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Cyclone Idai anniversary: survivors hit by flooding, drought and food crisis


One year after Cyclone Idai devastated Mozambique, survivors are still living in makeshift shelters and are now facing an escalating food and climate crisis.

Recent flooding affecting more than 70,000 people in the region of Sofala, where Idai made landfall, brought back terrifying memories of the deadly storm, as homes and crops were once again swept away.

An estimated two million people in Mozambique are facing food shortages due to recent flooding and drought. In the areas most affected by Idai, the risk of a failed April harvest and the end of food support provided by NGOs in the wake of the cyclone, is putting families in a precarious position.  

ActionAid Mozambique’s country director Gaspar Sitefane says: “Most families were succeeding a little to recover, but with this recent flooding, everything was lost again. People are losing their hope.”

ActionAid Mozambique is supporting communities trying to recover from Idai in the Buzi and Nhamatanda districts of Sofala. But increasingly erratic weather, including drought and flooding, in an area where most people rely on small-scale farming, is making it harder for families to escape food insecurity and rising poverty. 

Maria Ussene, 19, and her husband João Milione, 26, were among 47 people who took refuge in ActionAid’s safe space during the February flooding.

Like many of those who had not yet recovered from Idai before the flooding hit, they lost everything. Their small shelter, made from mud and wood, collapsing in the heavy rains.

João and his twin brother Paulo try to earn extra money to buy food by working for local farms. But both, traumatised by the loss of their uncle during Idai, are planning to move elsewhere due to the increasing intensity and frequency of flooding and drought.  

Fatima Chico, 60, and Fernando Panganna, 64, saw their two hectares of crops destroyed by recent flooding. Maize, bananas, papaya, cucumber and sesame were all lost. Now they are struggling to find enough food for their large family of four children and six grandchildren.

Marta Chilumguame, 50, lives with her children and grandchildren in the Ndedja resettlement village, set up in the aftermath of Idai. Residents still live in temporary shelters and rely on food support, which is due to end this month.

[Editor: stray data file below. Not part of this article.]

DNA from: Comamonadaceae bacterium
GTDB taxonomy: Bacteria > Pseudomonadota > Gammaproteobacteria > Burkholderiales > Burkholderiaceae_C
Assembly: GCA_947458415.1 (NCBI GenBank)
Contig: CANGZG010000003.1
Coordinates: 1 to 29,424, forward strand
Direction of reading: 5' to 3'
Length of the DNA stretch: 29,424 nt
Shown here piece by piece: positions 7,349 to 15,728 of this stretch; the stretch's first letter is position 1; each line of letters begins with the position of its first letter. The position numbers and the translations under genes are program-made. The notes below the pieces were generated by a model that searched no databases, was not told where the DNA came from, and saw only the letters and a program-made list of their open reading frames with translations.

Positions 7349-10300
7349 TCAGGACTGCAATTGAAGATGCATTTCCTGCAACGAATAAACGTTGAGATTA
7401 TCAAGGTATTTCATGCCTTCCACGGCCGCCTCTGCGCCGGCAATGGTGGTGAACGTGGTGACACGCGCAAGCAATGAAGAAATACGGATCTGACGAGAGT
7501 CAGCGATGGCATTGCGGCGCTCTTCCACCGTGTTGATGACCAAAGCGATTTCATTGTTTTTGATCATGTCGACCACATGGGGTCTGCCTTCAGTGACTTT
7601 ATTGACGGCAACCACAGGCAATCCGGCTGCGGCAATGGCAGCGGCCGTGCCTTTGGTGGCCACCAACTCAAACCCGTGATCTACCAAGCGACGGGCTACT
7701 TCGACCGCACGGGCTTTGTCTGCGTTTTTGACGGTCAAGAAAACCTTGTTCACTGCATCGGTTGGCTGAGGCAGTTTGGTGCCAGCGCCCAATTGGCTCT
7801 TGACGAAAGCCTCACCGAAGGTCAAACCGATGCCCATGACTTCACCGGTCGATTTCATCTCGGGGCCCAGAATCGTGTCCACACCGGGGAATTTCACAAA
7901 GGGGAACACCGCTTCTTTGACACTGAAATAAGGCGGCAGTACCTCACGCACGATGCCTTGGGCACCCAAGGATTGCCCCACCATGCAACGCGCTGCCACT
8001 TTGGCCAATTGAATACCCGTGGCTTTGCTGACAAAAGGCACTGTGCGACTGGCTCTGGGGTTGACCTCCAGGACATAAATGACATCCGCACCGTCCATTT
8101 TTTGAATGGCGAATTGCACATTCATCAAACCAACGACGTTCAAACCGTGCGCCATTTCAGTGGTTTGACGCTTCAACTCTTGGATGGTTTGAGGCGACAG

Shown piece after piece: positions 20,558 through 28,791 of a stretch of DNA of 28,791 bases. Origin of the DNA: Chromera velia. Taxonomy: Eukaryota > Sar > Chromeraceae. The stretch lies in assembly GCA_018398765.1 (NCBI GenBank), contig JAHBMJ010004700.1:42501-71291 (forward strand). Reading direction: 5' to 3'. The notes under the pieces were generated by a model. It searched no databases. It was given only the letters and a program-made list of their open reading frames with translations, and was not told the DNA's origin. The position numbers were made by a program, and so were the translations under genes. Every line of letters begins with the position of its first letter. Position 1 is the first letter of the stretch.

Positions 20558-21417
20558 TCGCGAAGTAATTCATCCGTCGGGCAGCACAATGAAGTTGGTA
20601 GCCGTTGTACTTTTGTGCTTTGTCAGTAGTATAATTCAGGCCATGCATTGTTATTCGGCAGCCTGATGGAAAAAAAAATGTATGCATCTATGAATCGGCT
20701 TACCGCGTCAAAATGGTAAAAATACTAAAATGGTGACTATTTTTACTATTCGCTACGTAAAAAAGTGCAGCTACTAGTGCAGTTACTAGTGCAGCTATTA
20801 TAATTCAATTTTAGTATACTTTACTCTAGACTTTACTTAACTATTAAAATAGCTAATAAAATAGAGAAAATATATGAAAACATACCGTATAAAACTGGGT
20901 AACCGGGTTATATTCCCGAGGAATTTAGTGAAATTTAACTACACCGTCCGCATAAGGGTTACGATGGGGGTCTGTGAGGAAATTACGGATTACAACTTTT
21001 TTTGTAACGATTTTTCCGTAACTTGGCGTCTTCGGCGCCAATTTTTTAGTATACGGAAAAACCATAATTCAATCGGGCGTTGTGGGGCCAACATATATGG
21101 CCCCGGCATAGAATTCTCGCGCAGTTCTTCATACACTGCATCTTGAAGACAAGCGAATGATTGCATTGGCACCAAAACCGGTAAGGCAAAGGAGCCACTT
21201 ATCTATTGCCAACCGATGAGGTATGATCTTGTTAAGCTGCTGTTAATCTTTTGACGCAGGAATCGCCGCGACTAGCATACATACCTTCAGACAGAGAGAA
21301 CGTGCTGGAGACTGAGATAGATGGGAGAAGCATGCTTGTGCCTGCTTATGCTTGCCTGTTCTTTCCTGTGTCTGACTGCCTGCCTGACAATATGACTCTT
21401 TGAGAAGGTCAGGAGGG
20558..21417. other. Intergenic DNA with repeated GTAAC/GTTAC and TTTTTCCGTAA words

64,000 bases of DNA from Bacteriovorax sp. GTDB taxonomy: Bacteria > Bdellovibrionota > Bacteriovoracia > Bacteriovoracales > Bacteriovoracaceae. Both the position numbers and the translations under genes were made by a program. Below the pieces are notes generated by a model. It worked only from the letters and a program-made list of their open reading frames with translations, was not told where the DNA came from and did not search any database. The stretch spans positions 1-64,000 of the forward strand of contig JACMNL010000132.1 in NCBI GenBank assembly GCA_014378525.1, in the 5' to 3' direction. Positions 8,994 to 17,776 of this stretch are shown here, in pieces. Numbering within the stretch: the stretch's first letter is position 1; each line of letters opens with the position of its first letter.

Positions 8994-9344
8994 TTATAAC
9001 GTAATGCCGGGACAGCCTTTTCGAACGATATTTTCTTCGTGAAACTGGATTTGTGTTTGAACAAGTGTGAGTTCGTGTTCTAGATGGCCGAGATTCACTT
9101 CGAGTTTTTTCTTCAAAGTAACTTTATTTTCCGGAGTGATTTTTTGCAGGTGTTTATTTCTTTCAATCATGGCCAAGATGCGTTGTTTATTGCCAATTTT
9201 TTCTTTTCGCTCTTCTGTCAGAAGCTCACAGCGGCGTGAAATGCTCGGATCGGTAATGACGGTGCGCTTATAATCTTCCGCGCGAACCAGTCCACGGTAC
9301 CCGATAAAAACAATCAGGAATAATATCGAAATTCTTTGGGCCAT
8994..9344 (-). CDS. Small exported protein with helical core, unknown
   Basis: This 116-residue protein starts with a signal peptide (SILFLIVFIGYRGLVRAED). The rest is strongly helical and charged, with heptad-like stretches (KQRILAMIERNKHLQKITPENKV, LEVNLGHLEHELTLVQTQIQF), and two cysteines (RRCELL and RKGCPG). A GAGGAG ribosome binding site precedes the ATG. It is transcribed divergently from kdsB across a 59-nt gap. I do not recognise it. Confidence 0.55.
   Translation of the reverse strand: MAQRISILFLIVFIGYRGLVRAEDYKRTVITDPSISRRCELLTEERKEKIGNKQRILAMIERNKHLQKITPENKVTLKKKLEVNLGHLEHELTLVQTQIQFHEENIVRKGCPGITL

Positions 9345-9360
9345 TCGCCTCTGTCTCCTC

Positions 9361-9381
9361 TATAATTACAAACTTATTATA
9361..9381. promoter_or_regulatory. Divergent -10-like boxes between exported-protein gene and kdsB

As she fled the nearby village of John Segredo, which was wiped out by the storm, Marta clung to a tree for five days waiting for water levels to go down.  

One year on, Marta says her family is still reliant on food support and her grandchildren are often too hungry to go to school. She is getting increasingly worried about their future.

Eugénia Caluco’s son Noé (Portuguese for Noah) was born during Cyclone Idai, his arrival bringing hope to the community amid the death and destruction.  

Eugénia’s home was destroyed when the storm hit, and she was sheltering in her mother-in-law’s house when she went into labour in the middle of the night. The family braved the rising flood waters, to reach two deserted local hospitals before finding a nurse sheltering in the third, who helped bring Noé into the world safely.

In southern areas, prolonged drought is devastating communities. In the province of Inhambane more than 27,000 families are facing severe food shortages.

Mavisse Chirindza, 43, is a single mother of five children aged between five and 19. It has only rained once over the past year in Funhalouro and Mavisse’s crops have failed, unable to survive the intense heat and lack of water.

Mavisse walks 8km to the nearest river to get water. The trip takes her all day. Water is so scarce that sometimes only salt water is available. The family is only able to bathe once a week.

The family is surviving by foraging for cacana fruit, which they make into a juice and the kernels are turned into nuts.  

Gaspar Sitefane, country director of ActionAid Mozambique, explains how the organisation is continuing its response to Idai and the food crisis:

“We’ll keep our focus on supporting communities on protection, because we believe this is crucial. By being in the community you realise the level of violence against women and girls will grow more if the crisis continues.

“We’ll continue supporting with seeds and agriculture, particularly giving people seeds that can resist drought.”

He adds: “We need to ensure that we change the current scenario the world is facing, particularly in Southern Africa. People will be dying soon because of the effects of climate change. If we’re able to act now, to pressure our governments to do more, we will save millions of lives.”  


For more information and images contact Jenna Pudelek in the ActionAid press office on +44(0)7795642990 or

Notes to editors:

Watch Noé’s story:

ActionAid is responding to the food and climate crisis in Mozambique, Malawi, Zambia and Zimbabwe, where 9.5 million people are facing severe hunger after two major cyclones, erratic rains, flooding and the worst drought the region has seen in 35 years. 

Shockingly across the Southern Africa region, 45 million people are facing severe food insecurity. 

ActionAid is distributing life-saving food supplies and supporting women to set up protection spaces, in response to a surge in incidents of gender-based violence.